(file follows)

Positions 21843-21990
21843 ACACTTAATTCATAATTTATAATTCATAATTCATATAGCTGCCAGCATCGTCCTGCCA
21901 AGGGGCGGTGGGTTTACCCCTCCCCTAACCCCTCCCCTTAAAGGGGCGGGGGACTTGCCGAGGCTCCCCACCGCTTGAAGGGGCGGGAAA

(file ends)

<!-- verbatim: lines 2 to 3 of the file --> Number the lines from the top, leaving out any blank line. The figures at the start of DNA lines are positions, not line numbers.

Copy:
21843 ACACTTAATTCATAATTTATAATTCATAATTCATATAGCTGCCAGCATCGTCCTGCCA
21901 AGGGGCGGTGGGTTTACCCCTCCCCTAACCCCTCCCCTTAAAGGGGCGGGGGACTTGCCGAGGCTCCCCACCGCTTGAAGGGGCGGGAAA